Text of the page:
It was the day before Christmas, and Kelley Henry hadn’t bought a single present. She didn’t have a tree. When reached by phone, she was preparing a clemency petition for her client Lisa Montgomery, imploring outgoing President Donald Trump to spare the life of the only woman on federal death row.
Normally, legal writing comes easily for Henry, who has spent 30 years representing people condemned to die. When she gets into hyperfocused mode, she can write a 30-page document in a day, she said. That was before she got sick. In November, Henry tested positive for COVID-19 following visits with Montgomery inside a Texas prison. Even now, two months later, she is plagued by brain fog and fatigue.
She’d spent the morning crying, she admitted, angry and sad about Montgomery’s case. “I haven’t had a Christmas in 14 years that didn’t involve some sort of threat of somebody being executed. I signed up for that,” Henry said. “I didn’t sign up for not being able to fight for my client. ... To not be able to be at the top level of my practice right now, for a case that I have put my heart and soul into, is devastating.”
Montgomery is one of three people the federal administration plans to execute in Trump’s last week in office, a final gasp of cruelty. The other two individuals, Corey Johnson and Dustin Higgs, are both recovering from COVID-19.
For Henry, the fight to save Montgomery’s life is personal.
She has spent eight years documenting the horrific abuse and violence that Montgomery experienced as a child, crisscrossing the country interviewing family members, neighbors and witnesses. Henry doesn’t like to call it abuse; torture is more apt for the intensity of the physical and sexual violence perpetrated by the people tasked with caring for Montgomery, she said.
The accounts are difficult to read. According to sworn statements by family and others, Montgomery’s mother beat her regularly and withheld all forms of affection. Her stepfather began molesting her when she was 11 and soon started raping her in a room he built specifically to isolate her from the rest of the family. As a teen, her parents trafficked her out to neighborhood men in exchange for services around the house. She was gang-raped in every orifice and urinated on, she confided to a cousin at the time, begging him not to tell anyone because she feared her stepfather would kill her. At a time when children need stability and support, she was neglected and violated.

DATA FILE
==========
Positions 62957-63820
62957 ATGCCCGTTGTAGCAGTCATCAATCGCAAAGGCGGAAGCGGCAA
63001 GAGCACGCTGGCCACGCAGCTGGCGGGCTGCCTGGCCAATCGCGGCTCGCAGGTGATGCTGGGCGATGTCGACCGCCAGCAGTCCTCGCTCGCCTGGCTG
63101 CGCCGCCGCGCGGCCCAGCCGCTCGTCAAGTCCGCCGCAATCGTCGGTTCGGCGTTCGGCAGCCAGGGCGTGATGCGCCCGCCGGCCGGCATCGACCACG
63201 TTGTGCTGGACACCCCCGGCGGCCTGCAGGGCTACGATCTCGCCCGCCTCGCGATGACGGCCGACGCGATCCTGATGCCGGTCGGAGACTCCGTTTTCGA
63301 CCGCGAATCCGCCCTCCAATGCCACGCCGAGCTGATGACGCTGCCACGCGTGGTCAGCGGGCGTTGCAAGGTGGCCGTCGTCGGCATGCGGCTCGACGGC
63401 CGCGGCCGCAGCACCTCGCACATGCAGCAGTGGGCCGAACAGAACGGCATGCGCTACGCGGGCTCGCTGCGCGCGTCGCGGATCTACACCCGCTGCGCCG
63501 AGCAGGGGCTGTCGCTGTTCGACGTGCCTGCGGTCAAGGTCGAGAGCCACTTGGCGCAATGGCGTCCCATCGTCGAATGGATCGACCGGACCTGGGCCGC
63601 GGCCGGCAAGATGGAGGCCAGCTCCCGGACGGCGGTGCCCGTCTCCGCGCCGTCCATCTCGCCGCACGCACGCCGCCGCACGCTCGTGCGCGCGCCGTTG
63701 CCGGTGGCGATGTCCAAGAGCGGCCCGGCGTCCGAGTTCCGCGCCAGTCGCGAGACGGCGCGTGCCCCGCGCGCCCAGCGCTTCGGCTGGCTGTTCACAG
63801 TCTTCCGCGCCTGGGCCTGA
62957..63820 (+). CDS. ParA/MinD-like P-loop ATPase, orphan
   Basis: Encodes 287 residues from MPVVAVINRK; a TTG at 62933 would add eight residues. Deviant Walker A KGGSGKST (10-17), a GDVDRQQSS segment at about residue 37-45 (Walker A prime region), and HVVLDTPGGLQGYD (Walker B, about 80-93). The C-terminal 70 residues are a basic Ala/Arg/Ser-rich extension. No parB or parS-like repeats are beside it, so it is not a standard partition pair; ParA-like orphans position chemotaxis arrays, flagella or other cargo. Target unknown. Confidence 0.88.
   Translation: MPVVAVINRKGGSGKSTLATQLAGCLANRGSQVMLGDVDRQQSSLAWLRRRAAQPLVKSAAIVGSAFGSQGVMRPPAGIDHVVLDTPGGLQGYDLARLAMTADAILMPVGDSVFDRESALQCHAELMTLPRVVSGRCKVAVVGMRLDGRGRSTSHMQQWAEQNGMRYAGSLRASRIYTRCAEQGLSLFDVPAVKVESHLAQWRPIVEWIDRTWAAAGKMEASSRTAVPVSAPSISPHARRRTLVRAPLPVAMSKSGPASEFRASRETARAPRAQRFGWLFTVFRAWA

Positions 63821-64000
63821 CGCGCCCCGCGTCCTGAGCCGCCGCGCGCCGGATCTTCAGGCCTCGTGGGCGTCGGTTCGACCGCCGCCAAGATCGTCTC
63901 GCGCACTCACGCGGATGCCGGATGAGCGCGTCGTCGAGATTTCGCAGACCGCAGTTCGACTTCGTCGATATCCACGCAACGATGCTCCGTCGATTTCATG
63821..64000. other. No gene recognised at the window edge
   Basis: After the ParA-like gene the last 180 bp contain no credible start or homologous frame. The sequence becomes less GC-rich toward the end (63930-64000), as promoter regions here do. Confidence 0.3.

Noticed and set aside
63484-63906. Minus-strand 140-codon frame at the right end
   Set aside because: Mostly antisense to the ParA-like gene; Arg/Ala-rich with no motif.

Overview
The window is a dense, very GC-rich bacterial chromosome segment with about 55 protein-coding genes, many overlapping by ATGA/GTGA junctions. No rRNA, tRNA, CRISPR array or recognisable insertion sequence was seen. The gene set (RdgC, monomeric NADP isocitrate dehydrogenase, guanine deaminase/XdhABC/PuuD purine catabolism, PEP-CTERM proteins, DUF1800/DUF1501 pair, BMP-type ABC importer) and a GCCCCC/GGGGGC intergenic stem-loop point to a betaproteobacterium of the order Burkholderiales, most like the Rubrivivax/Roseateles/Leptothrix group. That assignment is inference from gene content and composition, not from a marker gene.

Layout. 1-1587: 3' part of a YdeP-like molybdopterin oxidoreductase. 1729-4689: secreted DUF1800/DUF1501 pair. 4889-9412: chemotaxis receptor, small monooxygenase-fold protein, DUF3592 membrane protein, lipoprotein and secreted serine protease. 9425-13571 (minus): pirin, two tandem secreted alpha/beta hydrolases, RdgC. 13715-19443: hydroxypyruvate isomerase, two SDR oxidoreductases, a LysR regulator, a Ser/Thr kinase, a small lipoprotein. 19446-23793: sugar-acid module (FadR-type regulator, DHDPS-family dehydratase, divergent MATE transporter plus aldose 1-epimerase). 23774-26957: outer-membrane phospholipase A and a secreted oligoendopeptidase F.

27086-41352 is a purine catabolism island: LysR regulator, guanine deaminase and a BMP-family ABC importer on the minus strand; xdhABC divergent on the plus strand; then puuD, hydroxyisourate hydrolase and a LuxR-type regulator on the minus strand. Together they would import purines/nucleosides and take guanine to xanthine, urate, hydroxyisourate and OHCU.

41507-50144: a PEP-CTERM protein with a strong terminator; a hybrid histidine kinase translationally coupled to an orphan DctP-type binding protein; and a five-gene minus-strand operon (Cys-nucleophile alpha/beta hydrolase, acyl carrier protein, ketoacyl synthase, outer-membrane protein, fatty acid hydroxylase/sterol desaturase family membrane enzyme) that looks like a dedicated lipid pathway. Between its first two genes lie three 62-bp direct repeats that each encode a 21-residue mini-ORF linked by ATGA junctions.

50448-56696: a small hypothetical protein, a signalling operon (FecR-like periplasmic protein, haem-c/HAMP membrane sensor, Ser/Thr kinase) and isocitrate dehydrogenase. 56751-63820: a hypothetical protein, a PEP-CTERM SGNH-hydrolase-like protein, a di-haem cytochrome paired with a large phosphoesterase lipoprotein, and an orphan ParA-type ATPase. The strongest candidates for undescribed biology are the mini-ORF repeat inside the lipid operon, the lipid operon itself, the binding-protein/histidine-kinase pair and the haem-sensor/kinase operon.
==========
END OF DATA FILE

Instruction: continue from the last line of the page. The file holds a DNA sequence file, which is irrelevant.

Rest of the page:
Now Henry tried to put all this into words for Trump.
“Had just one person intervened, all of this could have been avoided,” she wrote. “But they did not. And so now you are faced with the awesome responsibility of deciding whether Lisa Montgomery lives or dies.”
An Execution Date Without Warning
Montgomery, who is mentally ill, is being held at FMC Carswell, a federal prison in Texas for female prisoners with medical and mental health issues.
She is diagnosed with bipolar disorder with psychotic features and complex post-traumatic stress disorder. Mental health experts who have examined her believe that she developed an extreme dissociative disorder as a way of coping with her childhood abuse. She has been under constant psychiatric care since her arrest and takes antipsychotic medications, but still suffers frequent breaks with reality, according to her lawyers.